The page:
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YouTube as a source of information on COVID-19: a pandemic of misinformation?
  1. Heidi Oi-Yee Li1,
  2. Adrian Bailey1,
  3. David Huynh2,3,
  4. James Chan4
  1. 1 Faculty of Medicine, University of Ottawa, Ottawa, Ontario, Canada
  2. 2 Department of Health Sciences, Carleton University, Ottawa, Ontario, Canada
  3. 3 Official Languages and Bilingualism Institute, University of Ottawa, Ottawa, Ontario, Canada
  4. 4 Department of Medicine, Ottawa Hospital, Ottawa, Ontario, Canada
  1. Correspondence to Ms Heidi Oi-Yee Li; heidi.li{at}live.ca; Ms Heidi Oi-Yee Li; heidi.li{at}live.ca

Abstract

Introduction The COVID-19 pandemic is this century’s largest public health emergency and its successful management relies on the effective dissemination of factual information. As a social media platform with billions of daily views, YouTube has tremendous potential to both support and hinder public health efforts. However, the usefulness and accuracy of most viewed YouTube videos on COVID-19 have not been investigated.

Methods A YouTube search was performed on 21 March 2020 using keywords ‘coronavirus’ and ‘COVID-19’, and the top 75 viewed videos from each search were analysed. Videos that were duplicates, non-English, non-audio and non-visual, exceeding 1 hour in duration, live and unrelated to COVID-19 were excluded. Two reviewers coded the source, content and characteristics of included videos. The primary outcome was usability and reliability of videos, analysed using the novel COVID-19 Specific Score (CSS), modified DISCERN (mDISCERN) and modified JAMA (mJAMA) scores.

Results Of 150 videos screened, 69 (46%) were included, totalling 257 804 146 views. Nineteen (27.5%) videos contained non-factual information, totalling 62 042 609 views. Government and professional videos contained only factual information and had higher CSS than consumer videos (mean difference (MD) 2.21, 95% CI 0.10 to 4.32, p=0.037); mDISCERN scores than consumer videos (MD 2.46, 95% CI 0.50 to 4.42, p=0.008), internet news videos (MD 2.20, 95% CI 0.19 to 4.21, p=0.027) and entertainment news videos (MD 2.57, 95% CI 0.66 to 4.49, p=0.004); and mJAMA scores than entertainment news videos (MD 1.21, 95% CI 0.07 to 2.36, p=0.033) and consumer videos (MD 1.27, 95% CI 0.10 to 2.44, p=0.028). However, they only accounted for 11% of videos and 10% of views.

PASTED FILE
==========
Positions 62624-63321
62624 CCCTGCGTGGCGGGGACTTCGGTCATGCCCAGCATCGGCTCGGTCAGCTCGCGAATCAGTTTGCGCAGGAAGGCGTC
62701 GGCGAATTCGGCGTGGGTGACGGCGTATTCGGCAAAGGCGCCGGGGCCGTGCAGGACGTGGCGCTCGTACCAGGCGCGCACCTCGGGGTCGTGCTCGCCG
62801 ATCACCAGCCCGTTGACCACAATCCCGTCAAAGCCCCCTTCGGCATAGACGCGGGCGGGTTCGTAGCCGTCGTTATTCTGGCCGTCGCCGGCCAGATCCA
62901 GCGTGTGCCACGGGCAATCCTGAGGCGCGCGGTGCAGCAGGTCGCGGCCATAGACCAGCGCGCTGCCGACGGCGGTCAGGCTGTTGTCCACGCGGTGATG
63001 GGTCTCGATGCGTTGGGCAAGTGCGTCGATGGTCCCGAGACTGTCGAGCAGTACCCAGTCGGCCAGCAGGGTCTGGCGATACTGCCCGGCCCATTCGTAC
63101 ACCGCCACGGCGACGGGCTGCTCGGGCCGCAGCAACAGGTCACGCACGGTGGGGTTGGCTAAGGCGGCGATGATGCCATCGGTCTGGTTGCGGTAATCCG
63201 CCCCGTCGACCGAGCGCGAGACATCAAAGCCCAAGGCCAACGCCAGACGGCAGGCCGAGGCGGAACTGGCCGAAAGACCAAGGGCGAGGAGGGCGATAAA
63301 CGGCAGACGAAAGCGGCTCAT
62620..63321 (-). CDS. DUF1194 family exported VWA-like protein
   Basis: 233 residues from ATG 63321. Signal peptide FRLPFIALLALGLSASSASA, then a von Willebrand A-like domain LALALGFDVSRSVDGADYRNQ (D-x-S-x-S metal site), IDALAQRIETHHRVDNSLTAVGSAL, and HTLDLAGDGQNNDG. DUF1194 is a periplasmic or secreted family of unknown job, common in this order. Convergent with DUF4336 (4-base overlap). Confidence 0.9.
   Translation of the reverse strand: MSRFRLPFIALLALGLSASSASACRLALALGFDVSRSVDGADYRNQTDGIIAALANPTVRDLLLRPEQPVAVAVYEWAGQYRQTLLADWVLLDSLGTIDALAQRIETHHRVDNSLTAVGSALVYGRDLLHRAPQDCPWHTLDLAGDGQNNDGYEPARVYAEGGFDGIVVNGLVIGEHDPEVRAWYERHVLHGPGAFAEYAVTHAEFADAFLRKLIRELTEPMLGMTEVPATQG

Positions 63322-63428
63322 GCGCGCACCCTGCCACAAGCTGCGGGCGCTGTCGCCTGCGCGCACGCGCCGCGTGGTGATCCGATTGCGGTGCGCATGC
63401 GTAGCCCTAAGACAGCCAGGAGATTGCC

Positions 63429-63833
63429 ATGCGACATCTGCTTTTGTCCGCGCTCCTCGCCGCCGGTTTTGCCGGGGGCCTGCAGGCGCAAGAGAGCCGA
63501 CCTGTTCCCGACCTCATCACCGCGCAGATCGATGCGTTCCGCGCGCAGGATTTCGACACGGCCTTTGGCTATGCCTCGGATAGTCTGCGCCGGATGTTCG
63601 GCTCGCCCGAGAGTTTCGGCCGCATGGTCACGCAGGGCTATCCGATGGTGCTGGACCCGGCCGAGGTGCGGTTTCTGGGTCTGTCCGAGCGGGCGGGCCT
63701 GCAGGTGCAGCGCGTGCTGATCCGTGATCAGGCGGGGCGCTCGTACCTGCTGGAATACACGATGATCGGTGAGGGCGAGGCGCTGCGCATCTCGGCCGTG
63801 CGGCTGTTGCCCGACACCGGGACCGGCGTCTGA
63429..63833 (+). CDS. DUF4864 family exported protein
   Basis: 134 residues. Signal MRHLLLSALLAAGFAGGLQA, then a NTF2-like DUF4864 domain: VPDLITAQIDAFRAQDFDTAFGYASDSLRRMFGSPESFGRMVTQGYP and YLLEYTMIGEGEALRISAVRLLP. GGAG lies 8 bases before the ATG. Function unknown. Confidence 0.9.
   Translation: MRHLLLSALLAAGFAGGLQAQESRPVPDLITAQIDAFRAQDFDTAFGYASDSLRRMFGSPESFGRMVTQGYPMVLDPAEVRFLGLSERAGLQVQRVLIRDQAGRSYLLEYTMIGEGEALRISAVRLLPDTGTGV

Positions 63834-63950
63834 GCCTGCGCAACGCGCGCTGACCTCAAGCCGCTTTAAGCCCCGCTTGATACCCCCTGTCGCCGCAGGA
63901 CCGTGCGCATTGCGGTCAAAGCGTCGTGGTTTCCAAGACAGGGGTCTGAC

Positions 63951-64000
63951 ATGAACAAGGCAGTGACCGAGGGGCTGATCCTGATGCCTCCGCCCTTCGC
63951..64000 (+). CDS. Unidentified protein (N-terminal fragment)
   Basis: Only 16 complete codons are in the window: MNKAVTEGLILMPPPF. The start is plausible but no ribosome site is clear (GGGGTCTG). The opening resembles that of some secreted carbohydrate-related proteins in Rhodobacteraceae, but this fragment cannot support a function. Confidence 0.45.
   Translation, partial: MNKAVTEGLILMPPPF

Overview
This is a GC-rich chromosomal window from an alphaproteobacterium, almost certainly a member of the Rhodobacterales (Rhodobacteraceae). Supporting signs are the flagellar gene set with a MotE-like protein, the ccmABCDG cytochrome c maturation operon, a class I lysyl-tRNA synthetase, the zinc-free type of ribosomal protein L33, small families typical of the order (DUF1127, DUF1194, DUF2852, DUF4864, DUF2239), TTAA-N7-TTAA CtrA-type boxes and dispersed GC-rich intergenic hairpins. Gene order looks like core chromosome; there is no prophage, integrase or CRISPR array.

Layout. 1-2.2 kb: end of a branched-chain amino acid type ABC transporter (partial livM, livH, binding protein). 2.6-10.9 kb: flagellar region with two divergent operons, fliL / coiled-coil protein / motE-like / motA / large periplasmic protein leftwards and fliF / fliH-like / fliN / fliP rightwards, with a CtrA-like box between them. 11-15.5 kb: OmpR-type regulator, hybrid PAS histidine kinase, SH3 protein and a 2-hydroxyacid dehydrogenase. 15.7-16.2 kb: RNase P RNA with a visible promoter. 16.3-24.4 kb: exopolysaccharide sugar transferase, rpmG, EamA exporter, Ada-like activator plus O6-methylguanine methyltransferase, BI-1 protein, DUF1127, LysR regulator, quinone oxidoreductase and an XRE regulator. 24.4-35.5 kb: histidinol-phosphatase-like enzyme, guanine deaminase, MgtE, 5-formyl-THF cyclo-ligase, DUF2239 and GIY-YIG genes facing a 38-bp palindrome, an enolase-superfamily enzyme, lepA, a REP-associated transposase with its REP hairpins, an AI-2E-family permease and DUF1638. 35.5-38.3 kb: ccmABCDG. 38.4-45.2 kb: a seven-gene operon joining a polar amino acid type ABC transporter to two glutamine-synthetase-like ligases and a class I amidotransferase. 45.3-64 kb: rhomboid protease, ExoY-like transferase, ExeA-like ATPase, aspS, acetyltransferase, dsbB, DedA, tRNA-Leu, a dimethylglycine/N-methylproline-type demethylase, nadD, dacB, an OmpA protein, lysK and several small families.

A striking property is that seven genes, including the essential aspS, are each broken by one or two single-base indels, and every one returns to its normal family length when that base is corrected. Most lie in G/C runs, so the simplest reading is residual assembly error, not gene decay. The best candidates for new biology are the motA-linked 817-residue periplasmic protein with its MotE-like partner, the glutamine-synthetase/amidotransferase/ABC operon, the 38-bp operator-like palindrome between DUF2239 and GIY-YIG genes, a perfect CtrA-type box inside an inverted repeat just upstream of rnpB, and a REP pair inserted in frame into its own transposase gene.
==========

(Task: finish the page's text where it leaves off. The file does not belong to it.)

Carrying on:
Conclusion Over one-quarter of the most viewed YouTube videos on COVID-19 contained misleading information, reaching millions of viewers worldwide. As the current COVID-19 pandemic worsens, public health agencies must better use YouTube to deliver timely and accurate information and to minimise the spread of misinformation. This may play a significant role in successfully managing the COVID-19 pandemic.

  • health policy
  • public health
  • prevention strategies
  • respiratory infections
  • cross-sectional survey
http://creativecommons.org/licenses/by-nc/4.0/

This is an open access article distributed in accordance with the Creative Commons Attribution Non Commercial (CC BY-NC 4.0) license, which permits others to distribute, remix, adapt, build upon this work non-commercially, and license their derivative works on different terms, provided the original work is properly cited, appropriate credit is given, any changes made indicated, and the use is non-commercial. See: http://creativecommons.org/licenses/by-nc/4.0/.

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Footnotes

  • HO-YL and AB are joint first authors.

  • Handling editor Seye Abimbola

  • Twitter @hidee_li, @hynhdvd

  • Contributors Conception and design: HO-YL and AB. Data collection: HO-YL, AB and DH. Analysis and interpretation: all authors. Manuscript writing: HO-YL, AB and DH. Critical revision of the article: all authors. Final approval of the article: all authors. Obtained funding: not applicable. Overall responsibility: HL.

  • Funding The authors have not declared a specific grant for this research from any funding agency in the public, commercial or not-for-profit sectors.

  • Competing interests None declared.

  • Patient and public involvement Patients and/or the public were not involved in the design, or conduct, or reporting, or dissemination plans of this research.

  • Patient consent for publication Not required.

  • Provenance and peer review Not commissioned; externally peer reviewed.

  • Data availability statement Data are available on request.

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